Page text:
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‘Ingrained in the very foundations of our buildings’: Students discuss history of University Hall building, connection to slavery

U.’s oldest building has been used as dormitory, administrative building

<p>According to the Brown University Campus Map, University Hall is one of the seven existing college buildings in the US that predates the American Revolution.</p>

According to the Brown University Campus Map, University Hall is one of the seven existing college buildings in the US that predates the American Revolution.

Framed by the Van Wickle Gates, University Hall is a symbol of the University’s centuries-long history and prestige. To this day, the building’s 300-pound bell, hung in 1792, echoes loudly across the Main Green to signal the end of each class period.

According to the Brown University Campus Map, University Hall — built in 1770 — is one of seven existing college buildings in the United States that predates the American Revolution, making it the University’s oldest building.

Zoe Siegel ’25, who has attended several advising meetings in University Hall, said that she never took particular notice of the building’s history, despite being aware of its age. “There are a lot of historical decorations” inside, she said. “But I’ve never looked that closely at them.”

The first time University Hall was mentioned in Brown’s historical archives, then as an unnamed college building, was in the diary of Hezekiah Smith, an “early supporter” of the University. According to Encyclopedia Brunoniana, Smith wrote that the Corporation, the University’s highest governing body, “subscribed nineteen hundred and ninety-two dollars for the building, and for endowing the College.” 


The proposed building, which would initially be known as the College Edifice, underwent multiple stages of planning under different committees before being finalized.

The University, then called Rhode Island College, was based in Warren, Rhode Island before the College Edifice was erected. The creation of the building in Providence marked both a new location for the College and a new era that would stretch into the present day.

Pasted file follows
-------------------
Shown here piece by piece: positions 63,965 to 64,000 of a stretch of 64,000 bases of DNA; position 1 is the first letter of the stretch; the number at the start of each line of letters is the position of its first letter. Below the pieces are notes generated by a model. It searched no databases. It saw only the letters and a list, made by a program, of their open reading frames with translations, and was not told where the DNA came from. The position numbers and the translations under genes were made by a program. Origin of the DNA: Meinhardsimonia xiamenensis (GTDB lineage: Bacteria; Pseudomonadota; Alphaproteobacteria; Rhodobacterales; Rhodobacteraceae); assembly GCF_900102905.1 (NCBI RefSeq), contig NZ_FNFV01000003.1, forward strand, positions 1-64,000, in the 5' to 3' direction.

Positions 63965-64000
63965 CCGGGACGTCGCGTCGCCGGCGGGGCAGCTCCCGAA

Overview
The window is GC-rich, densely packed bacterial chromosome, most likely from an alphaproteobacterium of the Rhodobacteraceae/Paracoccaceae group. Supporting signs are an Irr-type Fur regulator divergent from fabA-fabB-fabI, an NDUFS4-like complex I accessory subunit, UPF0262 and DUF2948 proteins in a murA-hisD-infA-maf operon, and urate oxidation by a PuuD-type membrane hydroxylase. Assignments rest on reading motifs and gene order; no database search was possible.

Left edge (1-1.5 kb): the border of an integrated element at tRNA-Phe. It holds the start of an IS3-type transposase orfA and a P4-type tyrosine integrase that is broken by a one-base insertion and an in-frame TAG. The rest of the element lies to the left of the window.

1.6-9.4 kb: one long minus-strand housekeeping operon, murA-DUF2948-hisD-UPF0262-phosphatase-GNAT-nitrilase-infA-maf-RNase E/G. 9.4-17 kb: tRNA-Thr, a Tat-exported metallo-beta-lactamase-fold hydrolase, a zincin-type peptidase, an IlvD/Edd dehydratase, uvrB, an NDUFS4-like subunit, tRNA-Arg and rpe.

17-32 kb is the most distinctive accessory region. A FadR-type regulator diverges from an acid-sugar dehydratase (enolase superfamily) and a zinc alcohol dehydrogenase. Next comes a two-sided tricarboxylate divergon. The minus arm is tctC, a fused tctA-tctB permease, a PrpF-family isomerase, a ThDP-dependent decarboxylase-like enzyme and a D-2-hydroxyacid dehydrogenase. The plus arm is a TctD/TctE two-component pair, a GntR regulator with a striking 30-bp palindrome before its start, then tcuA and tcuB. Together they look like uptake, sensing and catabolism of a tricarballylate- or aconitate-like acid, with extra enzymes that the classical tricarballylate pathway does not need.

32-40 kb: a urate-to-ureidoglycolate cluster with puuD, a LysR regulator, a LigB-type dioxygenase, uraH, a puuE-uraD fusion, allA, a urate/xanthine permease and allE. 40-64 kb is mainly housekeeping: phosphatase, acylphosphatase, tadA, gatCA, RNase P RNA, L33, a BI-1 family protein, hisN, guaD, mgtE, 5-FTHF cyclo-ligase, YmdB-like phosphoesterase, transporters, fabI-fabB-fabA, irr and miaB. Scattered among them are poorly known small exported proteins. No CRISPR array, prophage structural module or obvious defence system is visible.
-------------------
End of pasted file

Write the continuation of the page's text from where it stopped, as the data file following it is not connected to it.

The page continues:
Reflecting on University Hall’s connection to slavery

In 1770, Nicholas Brown and Company began construction on the College Edifice. According to Encyclopedia Brunoniana, the building committee placed a notice in the Providence Gazette asking for donations of building materials. The company was involved in the Atlantic slave trade, according to the Report of the Brown University Steering Committee on Slavery and Justice

Donors financed the construction of the College Edifice in forms other than pure monetary donations, according to the Slavery and Justice report. The wood for the building was donated by Lopez and Rivera, “one of the largest slave trading firms in Newport.”

Other donors honored their pledges by providing slave labor. There is evidence of four enslaved men who worked on the building, including “Pero,” “Mary Young’s Negro Man,” “Earle’s Negro” and “Abraham,” according to the report.

Allison Masthay ’25, who lives in Hope College — the second oldest building on campus, located next to University Hall — said that she has not paid much attention to the University’s first building during her time at Brown. “I just see it as another one of the pretty buildings on the Main Green,” she said.

Masthay was not aware of the building’s relationship with the slave trade. “I think this is yet another example of the importance of awareness and education,” she said. “Everyone should know the building’s origins, … (it) shouldn’t be swept under the rug.” 

Kanayo Duru ’25 also said he was not aware of the history of University Hall, but he did know about the larger role that the slave trade played in financing the University. 

“It just goes to show how deeply ingrained the slave trade is in Brown’s history,” he said. “It’s ingrained in the very foundations of our buildings.” 


The many forms of University Hall 

In December 1776, the R.I. legislature took control of the Edifice to use as barracks and a hospital for American troops. The College retook possession of the Edifice in May 1780 for a short period before the building was given to the French army to be used as a hospital, during which it bore a significant amount of damage. In 1800, the Corporation collected a “very inadequate” settlement of $2,779.13 for the destruction. 

In 1822, the Edifice was renamed “University Hall.” Over two decades later, the building underwent renovations that enlarged the rooms, created offices for the president, registrar and steward, increased the number of student rooms from 38 to 44 and introduced gas light, steam heat and plumbing in the basement. 

For much of its history, part of the building served as one of the many dormitories that students could live in. But in 1939, the Hall was almost entirely converted into an administrative building. The renovation and restoration that year revealed that “only portions of the cupola and two large beams on the fourth floor were the original woodwork of the 1770s,” according to the University map.

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A 1963 Herald article reported that University Hall would be dedicated as a national historic landmark later that year. A representative of the Department of Interior called the building an “exceptionally valuable survival of the nation’s past,” according to an article published the day after the dedication ceremony. 

At the ceremony, William H. Jordy, a former art professor, spoke about University Hall's history. At the time of its creation, he said, the Boston Gazette called it a “College near as large as Babel; sufficient to contain ten times the number of students that ever have, or ever will, oblige the tutors of that popular University with the opportunity of educating or instructing them.”

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